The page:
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IX Surgical treatment

Combined petrosal approaches in the management of temporal bone meningiomas. Oto. Neurotol. 2007 Feb;28(2):236-239. Baugh A, Hillman TA, Shelton C University of Utah School of Medicine, Salt Lake City, Utah, USA.

Objectives: To evaluate the indications and outcomes of the combined petrosal approaches in the surgi- cal management of temporal bone meningiomas. Study design: Retrospective chart review. Setting: University teaching hospital. Patients: Adults with temporal bone meningiomas. Intervention(s): Meningioma removal using a combined petrosal approach. Main outcome messure(s): Cranial nerve outcomes, complications, completeness of resection, and recurrence rates. Results: Forty-nine patients underwent surgical excision of a temporal bone meningioma between 1996 and 2004 at our institution. Nineteen of these patients required a combined petrosal approach for exci- sion. The most common presenting complaints were balance disturbance, 11 (58%); hearing loss, 10 (53%); headache, 10 (53%); and tinnitus, 9 (47%). The most common tumor origin was of the petrous ridge (14; 74%). Average tumor size was 3.1 cm. Complete resection was possible in 17 (89%) patients. Upper cranial nerve (III-VI) function was improved in two (11%) patients and worsened in three (16%) pa- tients. Lower cranial nerve (IX-XII) function improved in one (5%) patient and was worsened in one (5%) patient. Postoperative facial nerve function was Grades I to II in 16 (84%) patients and Grades III to IV in 1 (5%) patient at last follow-up. Hearing data were available in 14 patients. Of those patients, 11 (85%) had serviceable hearing after surgery. The most common surgical complication was a cerebrospinal fluid leak, with three (16%) incidences. There were no reported incidents of stroke, death, or meningitis in the cohort. Conclusion: The use of the combined petrosal approach for temporal bone meningioma resection results in favorable outcomes for the patient. The incidence of complications is acceptably low, and cure rates are high.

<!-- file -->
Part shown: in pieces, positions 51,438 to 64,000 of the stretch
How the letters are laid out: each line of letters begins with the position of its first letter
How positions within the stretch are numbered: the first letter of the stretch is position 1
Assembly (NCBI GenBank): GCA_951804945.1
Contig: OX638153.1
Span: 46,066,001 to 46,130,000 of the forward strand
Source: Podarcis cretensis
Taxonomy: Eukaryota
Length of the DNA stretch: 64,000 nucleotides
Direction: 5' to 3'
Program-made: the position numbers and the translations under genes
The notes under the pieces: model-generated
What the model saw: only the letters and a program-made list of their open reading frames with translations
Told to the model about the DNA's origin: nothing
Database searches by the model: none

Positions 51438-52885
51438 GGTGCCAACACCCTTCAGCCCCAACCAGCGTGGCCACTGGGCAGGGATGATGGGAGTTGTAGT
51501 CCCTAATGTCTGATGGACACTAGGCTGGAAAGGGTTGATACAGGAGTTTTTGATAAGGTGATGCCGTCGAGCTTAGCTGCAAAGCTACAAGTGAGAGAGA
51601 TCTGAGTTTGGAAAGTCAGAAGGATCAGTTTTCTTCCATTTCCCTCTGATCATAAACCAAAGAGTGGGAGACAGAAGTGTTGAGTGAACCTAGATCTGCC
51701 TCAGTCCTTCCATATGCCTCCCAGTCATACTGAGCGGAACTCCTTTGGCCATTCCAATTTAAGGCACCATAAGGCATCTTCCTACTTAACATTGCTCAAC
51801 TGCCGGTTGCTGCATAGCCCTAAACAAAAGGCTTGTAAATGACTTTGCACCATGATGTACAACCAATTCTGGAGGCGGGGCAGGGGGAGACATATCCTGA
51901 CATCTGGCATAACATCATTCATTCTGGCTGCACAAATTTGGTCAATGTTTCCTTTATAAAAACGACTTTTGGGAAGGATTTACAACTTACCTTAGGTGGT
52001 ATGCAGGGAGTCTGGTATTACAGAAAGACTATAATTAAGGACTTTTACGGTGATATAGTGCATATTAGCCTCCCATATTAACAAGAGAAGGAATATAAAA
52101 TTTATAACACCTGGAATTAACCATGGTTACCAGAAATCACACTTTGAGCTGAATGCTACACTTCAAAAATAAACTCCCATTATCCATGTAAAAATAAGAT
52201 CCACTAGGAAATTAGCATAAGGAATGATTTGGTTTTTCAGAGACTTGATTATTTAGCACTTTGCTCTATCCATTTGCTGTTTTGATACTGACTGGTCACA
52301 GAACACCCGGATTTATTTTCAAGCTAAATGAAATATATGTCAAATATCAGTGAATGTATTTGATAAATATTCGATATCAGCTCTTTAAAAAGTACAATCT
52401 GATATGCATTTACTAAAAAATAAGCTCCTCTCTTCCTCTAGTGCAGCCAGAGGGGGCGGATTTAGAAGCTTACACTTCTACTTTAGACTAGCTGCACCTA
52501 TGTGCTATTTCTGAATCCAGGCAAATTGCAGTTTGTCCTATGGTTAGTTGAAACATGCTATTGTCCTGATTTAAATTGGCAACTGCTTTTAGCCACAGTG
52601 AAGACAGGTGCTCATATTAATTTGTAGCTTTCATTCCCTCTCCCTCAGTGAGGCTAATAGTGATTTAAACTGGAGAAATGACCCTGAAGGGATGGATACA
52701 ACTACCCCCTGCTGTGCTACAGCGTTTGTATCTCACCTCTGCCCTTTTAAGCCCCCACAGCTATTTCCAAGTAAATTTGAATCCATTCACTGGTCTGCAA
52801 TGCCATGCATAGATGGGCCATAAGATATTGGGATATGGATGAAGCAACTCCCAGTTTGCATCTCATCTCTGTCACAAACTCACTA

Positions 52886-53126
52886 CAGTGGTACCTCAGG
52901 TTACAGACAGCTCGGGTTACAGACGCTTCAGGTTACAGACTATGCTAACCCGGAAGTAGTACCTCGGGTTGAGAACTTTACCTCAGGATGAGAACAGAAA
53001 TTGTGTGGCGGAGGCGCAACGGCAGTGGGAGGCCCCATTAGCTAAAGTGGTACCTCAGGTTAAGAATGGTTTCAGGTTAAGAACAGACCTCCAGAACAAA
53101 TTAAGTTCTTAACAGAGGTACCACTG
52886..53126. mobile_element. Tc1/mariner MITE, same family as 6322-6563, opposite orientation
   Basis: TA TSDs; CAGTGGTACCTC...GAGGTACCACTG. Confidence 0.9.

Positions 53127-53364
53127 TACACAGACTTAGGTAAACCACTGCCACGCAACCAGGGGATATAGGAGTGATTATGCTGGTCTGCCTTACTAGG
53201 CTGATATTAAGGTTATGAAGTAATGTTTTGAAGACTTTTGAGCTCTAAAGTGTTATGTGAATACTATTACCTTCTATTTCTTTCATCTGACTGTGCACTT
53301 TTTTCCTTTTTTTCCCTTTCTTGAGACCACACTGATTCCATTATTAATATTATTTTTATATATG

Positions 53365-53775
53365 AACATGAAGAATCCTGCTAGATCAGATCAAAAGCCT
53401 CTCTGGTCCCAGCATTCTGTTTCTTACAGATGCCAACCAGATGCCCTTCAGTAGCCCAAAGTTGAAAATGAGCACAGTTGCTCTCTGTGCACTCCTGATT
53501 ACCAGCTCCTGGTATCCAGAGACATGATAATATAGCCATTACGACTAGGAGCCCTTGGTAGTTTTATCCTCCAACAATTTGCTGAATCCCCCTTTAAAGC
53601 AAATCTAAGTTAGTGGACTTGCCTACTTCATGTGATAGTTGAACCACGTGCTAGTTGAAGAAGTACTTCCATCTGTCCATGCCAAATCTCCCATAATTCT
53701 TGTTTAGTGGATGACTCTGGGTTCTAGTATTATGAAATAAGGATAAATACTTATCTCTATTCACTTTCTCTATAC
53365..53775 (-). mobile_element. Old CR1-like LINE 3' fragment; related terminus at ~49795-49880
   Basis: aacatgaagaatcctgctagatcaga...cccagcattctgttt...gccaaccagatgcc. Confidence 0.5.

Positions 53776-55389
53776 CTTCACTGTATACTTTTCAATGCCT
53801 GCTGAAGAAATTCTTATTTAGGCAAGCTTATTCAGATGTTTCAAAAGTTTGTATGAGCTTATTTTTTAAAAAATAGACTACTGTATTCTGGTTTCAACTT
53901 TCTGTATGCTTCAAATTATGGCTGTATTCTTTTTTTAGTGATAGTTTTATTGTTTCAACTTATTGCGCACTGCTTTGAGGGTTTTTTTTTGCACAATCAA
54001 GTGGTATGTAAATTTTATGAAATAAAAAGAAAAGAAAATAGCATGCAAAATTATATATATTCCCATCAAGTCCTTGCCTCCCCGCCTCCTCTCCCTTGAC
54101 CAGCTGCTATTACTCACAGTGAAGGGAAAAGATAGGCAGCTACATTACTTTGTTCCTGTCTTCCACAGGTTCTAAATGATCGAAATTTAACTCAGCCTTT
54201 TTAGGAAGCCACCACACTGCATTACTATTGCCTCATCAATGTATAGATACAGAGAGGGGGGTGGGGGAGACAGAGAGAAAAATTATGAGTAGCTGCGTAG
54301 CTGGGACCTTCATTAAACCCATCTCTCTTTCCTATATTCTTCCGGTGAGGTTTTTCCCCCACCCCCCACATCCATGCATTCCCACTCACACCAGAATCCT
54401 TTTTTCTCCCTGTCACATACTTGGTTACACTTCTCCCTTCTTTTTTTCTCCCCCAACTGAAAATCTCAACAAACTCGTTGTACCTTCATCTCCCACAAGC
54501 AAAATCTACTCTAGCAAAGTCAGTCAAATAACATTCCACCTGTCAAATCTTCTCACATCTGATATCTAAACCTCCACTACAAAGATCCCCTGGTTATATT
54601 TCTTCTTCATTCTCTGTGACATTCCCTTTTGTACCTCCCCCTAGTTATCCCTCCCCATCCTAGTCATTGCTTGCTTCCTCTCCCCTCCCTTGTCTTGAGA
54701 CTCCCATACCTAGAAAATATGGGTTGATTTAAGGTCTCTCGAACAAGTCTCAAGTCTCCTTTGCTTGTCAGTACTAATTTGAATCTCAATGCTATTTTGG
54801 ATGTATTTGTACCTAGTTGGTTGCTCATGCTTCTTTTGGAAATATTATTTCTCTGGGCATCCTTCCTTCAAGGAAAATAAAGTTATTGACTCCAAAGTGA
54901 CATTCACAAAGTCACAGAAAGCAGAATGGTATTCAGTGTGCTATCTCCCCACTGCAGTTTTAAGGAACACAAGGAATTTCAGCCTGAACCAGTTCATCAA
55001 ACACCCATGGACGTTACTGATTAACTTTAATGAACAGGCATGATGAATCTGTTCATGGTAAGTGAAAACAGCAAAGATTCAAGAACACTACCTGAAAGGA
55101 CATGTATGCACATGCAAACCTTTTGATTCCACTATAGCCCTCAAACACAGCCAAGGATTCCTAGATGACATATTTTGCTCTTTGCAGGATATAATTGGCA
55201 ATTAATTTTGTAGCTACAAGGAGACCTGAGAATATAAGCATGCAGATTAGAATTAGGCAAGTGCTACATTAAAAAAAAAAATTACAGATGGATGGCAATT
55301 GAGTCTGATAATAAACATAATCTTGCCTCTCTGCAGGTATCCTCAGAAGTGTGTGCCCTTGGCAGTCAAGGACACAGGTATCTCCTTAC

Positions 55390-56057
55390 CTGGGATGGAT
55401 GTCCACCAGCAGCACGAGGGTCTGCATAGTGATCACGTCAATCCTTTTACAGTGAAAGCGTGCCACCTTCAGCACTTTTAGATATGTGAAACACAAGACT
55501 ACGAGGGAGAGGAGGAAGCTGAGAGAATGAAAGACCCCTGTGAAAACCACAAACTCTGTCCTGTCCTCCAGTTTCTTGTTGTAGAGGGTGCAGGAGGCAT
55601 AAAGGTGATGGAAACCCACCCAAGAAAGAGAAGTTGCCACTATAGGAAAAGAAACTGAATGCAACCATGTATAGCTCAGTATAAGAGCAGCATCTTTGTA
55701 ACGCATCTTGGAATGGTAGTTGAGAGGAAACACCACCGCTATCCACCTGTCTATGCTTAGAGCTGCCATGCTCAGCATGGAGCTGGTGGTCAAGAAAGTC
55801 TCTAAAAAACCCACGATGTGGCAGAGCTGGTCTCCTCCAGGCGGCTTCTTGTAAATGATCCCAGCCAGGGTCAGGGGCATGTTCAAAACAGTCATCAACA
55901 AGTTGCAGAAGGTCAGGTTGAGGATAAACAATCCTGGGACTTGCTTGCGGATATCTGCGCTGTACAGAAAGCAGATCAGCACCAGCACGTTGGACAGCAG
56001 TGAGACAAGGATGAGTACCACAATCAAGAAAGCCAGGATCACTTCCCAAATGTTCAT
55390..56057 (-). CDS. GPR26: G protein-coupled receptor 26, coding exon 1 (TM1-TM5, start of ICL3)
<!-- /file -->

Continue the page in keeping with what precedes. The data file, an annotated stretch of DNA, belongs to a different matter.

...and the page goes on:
How does stapes surgery influence severe disabling tinnitus in otosclerosis patients? Adv Otorhinolaryngol. 2007;65:343-347. Oliveira CA Department of Otolaryngology, Brasilia University Medical School, Brasilia, Brazil. cacpoliveira@brturbo. com.br

Tinnitus is a common symptom in otosclerosis patients. Many papers have been written about tinnitus outcome after stapes surgery. However, none has attempted to quantify the intensity of the symptom pre- and postoperatively in order to evaluate the influence of surgery on the degree of annoyance caused by tinnitus. Severe disabling tinnitus (SDT) is defined by Shulman as a symptom severe enough to disrupt the patient‘s routine and to prevent him from performing his daily tasks. We have studied 48 consecutive otosclerosis patients by means of a visual analogue scale measuring tinnitus intensity before and after stapes surgery. We have accepted tinnitus as severe and disabling when the symptom score was 7 or above in a visual analogue scale from 1 to 10. Of 19 patients with preoperative SDT, 10 reported com- plete remission and 7 reported significant improvement. Two patients had no change and none reported worsening of tinnitus after stapes surgery. We conclude that stapes surgery can improve SDT significant- ly in 90% of otosclerosis patients and is very unlikely to make the symptom worse.

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